Based on conversations with our partner financial advisors, one of the most troubling and confusing aspects of recent market volatility is the close connection between the oil market and the stock market. If oil prices fall during the trading day, then equity prices almost inevitably follow oil lower.
Falling oil prices are typically seen as beneficial to global consumers, and equity prices outside the energy sector historically tend to be largely immune to or even benefit from cheap oil. The few times in history that oil and stock prices have fallen in tandem were driven by the onset of a global recession. Thus, despite robust US job gains, improving new home sales, and the positive impact of lower gas prices on their personal finances, investors are increasingly fearful that the close correlation between oil and equities is once again signaling a recession and the potential for a market crash similar to 2008. We strongly disagree.
Instead, We Believe:
The meltdown in oil prices is driven by excess supply rather than slumping demand, and is not signaling the onset of a global recession.
The strong connection between oil prices and equity markets has been caused by forced liquidations from the sovereign wealth funds of the major oil-producing countries. The impact of this forced selling is likely to diminish as equity markets anticipate accommodative moves by the European Central Bank (ECB) and the Bank of Japan (BOJ), and a pause in interest rate increases by the Federal Reserve.
This is not 2008. The current debt crisis is in the oil industry, while in 2008 the problem was housing. The housing industry dwarfs the energy industry in size and economic importance, in our view. Collapsing home prices crippled the 70% of consumers who owned a home and the vast majority of banks overexposed to mortgage debt. Further, it did so without producing any economic “winners,” as almost no one benefited from the 30% drop in home prices. In the current situation, low oil prices are hurting oil producers and the handful of banks and investors that lend in that space. The economic winners from low oil prices include virtually every other sector of the economy.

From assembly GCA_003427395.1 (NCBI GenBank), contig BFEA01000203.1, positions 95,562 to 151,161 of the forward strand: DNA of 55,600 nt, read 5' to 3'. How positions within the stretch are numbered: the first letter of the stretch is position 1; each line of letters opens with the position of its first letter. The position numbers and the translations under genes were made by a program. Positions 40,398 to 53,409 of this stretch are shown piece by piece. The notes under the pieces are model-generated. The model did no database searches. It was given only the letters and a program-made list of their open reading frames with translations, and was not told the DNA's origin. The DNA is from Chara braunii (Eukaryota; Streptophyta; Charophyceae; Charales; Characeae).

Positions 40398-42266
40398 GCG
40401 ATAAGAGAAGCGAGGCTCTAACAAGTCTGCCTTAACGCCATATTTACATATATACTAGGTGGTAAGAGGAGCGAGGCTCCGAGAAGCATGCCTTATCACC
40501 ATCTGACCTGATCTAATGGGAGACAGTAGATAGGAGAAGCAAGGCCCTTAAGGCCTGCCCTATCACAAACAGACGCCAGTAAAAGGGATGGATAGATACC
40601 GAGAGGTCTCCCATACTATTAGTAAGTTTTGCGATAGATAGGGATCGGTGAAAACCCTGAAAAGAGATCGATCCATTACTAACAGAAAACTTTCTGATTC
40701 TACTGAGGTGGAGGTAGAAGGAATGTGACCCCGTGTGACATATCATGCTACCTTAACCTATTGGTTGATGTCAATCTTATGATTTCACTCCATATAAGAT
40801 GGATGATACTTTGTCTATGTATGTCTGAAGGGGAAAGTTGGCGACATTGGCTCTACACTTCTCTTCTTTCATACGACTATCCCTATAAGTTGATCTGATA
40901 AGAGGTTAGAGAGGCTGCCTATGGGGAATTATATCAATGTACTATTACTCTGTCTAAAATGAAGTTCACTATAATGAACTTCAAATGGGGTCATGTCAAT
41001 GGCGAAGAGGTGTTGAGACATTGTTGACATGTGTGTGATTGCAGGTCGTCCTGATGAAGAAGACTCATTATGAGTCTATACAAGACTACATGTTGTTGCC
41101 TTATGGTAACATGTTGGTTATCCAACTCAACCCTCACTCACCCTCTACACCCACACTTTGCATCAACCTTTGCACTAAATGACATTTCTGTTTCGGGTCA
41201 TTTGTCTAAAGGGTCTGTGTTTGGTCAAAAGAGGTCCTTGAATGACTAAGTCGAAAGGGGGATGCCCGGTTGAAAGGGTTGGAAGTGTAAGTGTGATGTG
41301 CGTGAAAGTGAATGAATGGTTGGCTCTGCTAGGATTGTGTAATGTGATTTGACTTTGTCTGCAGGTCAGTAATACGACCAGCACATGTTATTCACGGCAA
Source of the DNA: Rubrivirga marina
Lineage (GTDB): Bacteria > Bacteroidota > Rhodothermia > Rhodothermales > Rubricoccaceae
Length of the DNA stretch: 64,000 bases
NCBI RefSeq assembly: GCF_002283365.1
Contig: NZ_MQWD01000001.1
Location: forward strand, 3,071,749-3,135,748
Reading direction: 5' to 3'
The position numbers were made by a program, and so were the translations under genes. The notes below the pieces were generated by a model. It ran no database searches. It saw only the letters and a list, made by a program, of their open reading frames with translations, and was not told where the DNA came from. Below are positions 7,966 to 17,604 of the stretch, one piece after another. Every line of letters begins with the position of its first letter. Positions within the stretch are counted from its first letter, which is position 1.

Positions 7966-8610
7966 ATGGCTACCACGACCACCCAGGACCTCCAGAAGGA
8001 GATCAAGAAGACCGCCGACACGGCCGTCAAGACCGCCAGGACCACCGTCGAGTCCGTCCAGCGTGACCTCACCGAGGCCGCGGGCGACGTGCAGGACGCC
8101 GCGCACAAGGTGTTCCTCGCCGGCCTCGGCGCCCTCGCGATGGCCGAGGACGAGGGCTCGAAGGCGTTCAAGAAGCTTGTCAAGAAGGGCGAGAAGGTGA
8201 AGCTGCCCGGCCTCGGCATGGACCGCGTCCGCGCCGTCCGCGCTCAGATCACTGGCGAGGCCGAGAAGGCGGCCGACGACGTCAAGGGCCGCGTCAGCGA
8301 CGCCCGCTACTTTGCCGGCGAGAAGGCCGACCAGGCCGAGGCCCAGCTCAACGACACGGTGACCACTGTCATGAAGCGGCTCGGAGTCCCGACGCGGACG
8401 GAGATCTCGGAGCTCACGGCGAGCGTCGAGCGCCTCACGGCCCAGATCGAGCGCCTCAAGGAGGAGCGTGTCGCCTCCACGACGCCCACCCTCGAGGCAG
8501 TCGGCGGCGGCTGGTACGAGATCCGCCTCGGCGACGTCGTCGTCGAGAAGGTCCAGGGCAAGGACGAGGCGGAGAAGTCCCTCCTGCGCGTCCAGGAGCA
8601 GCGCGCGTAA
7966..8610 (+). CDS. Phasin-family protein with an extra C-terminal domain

It’s time to start buying. Recent trading patterns (dropping through our support levels but rallying back above support by the close) look like a potential “capitulation” that often marks the end of a correction. Over the past two months we raised between 20% and 30% cash in our portfolios as the S&P 500 broke our stop losses of 2050, 1985 and 1940. With the market having tested and held in our support zone (1840-1860), we are looking to opportunistically putting that cash back to work.
Oil – The Problem Is Excess Supply
In late 2014, Saudi Arabia began pursuing a strategy of producing enough oil to reestablish their position as the dominant supplier of oil in the global market. Although the long run impact of the extra Saudi oil may ultimately be to drive out higher cost producers, over the short term these higher cost producers have continued to produce at near record volumes. Whether a US fracker trying to cover interest payments or a Russian oil minister trying to meet revenue targets, low oil prices are paradoxically pushing more oil onto global markets. As shown in the chart below, oil supply has been increasing far faster than the rate of demand ever since the shift in Saudi strategy.